Amazon may not have found the perfect location for its new headquarters, choosing to downsize the project into two smaller — though still Amazonian in stature — offices in disparate cities, but that detail isn’t holding back architects from envisioning what the $5 billion project could look like inside and out.
Though we’ll likely see some variation of the plant-filled biodomes that grace its Seattle home, Amazon isn’t expected to go heavy on eye-catching aesthetics, favoring subtle, immersive architecture that fosters employee wellness and screams sustainability.
“In our experience with Amazon, they aren’t an organization that is extravagant,” said Adam Strudwick, a principal at HLW London, a design, planning, and architecture firm that works with Amazon in Europe.
“I think what [the new project] will look like on the outside will be less important than what it looks like on the inside. I can imagine a building not in the mold of the iconic Apple work, but something that is more modest externally,” said Strudwick.
A modest external appearance is right on brand for Amazon. Going for a high-level splashy look would be a jump away from the crucial everyday-ness that the company represents.
“Amazon has become such an integrative part of the way we procure goods and ingest media,” said Cheryl Wing-Zi Wong, director of physical design at ESI Design. “They’re a huge part of our daily lives. They want to be cutting-edge, particularly in terms of sustainability, but they also want to be familiar.”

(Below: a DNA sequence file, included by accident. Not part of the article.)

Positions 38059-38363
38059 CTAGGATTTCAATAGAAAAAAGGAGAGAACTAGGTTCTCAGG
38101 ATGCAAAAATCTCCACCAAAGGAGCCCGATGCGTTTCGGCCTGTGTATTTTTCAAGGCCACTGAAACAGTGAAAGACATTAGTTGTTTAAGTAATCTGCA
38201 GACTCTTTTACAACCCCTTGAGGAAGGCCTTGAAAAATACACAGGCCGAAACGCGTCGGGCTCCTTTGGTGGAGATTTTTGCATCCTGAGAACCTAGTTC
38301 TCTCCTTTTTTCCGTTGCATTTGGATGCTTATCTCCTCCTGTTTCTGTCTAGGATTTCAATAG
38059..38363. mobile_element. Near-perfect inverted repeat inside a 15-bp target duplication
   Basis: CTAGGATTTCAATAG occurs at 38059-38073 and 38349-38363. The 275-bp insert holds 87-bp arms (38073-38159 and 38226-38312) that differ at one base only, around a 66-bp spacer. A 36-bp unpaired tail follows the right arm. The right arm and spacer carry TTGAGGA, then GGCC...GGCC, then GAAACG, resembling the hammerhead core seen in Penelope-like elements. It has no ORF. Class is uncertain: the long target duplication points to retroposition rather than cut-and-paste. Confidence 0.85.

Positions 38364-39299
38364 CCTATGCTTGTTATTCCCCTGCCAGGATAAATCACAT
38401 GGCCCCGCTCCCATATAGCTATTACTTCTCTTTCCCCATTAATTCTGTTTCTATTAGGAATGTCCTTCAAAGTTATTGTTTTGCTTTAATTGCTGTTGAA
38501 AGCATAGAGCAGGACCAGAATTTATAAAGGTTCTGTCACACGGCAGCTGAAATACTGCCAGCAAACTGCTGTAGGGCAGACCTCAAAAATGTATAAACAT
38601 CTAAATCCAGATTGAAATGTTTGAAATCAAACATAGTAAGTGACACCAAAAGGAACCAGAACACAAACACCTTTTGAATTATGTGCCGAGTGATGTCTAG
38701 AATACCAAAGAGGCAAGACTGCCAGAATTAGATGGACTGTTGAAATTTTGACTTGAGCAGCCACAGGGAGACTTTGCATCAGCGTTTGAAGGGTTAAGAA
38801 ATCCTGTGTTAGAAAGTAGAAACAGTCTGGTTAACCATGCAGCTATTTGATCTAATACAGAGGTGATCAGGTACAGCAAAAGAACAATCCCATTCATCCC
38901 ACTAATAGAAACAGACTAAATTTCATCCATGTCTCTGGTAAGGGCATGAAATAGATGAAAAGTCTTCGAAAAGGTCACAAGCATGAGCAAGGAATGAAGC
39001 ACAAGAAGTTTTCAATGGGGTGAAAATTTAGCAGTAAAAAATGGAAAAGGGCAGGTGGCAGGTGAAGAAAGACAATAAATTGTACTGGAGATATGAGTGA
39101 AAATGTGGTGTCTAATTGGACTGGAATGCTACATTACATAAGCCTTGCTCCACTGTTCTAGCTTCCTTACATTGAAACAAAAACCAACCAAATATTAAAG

GREEN ROOFS, PUBLIC ART, AND A PARK-LIKE SERENITY
Amazon’s physical appearance, at least from an outsider’s perspective, may not be striking, but we can expect some standout attributes from an employee’s perspective.
Maks Goldenshteyn, communications manager at ZGF Architects, the firm that designed a 400,000 square-foot high-performance office building in Seattle’s South Lake Union neighborhood for Amazon, told NBC News about some key design trends that might inform Amazon’s upcoming project:
- Natural light filtered through high-performance glass to minimize glare, allowing maximum daylight into the building without requiring extra cooling
- Green roofs to absorb rainwater, cut down on storm water runoff, and irrigate the landscaping
- Interior and exterior spaces to encourage interaction
- Heated stone seats outdoors
- Rooftop terraces with tiered seating
- Bridges and canopies to shield pedestrians from the rain
- Trees, wall gardens, green pathways, and water features throughout to bring the outdoors in
- Public artwork
Ultimately, each project is likely to be less of a complex or a campus and more of a “village,” said Strudwick — and one that invites public engagement.
“There will be a variety of public-facing aspects that are perhaps more permeable and iconic in their typologies, [along with] elements that are more functional,” said Strudwick. “I think it will be seen more as collection of forms rather than one form.”
John Mack, a senior partner at HLW design firm, notes that while security will be top of mind at Amazon HQ2 and HQ3, we’ll likely see ample opportunities for consumer interaction, including points of purchase.
“It will be more about the experience. I think there will definitely be curated tours done in a way that makes the public feel free to roam and peek behind the curtains,” said Mack.
“Amazon’s strategy is to move to more of a physical presence, so there will likely be touch points where you can buy Amazon stuff. And probably a Whole Foods.”
This article originally appeared on NBC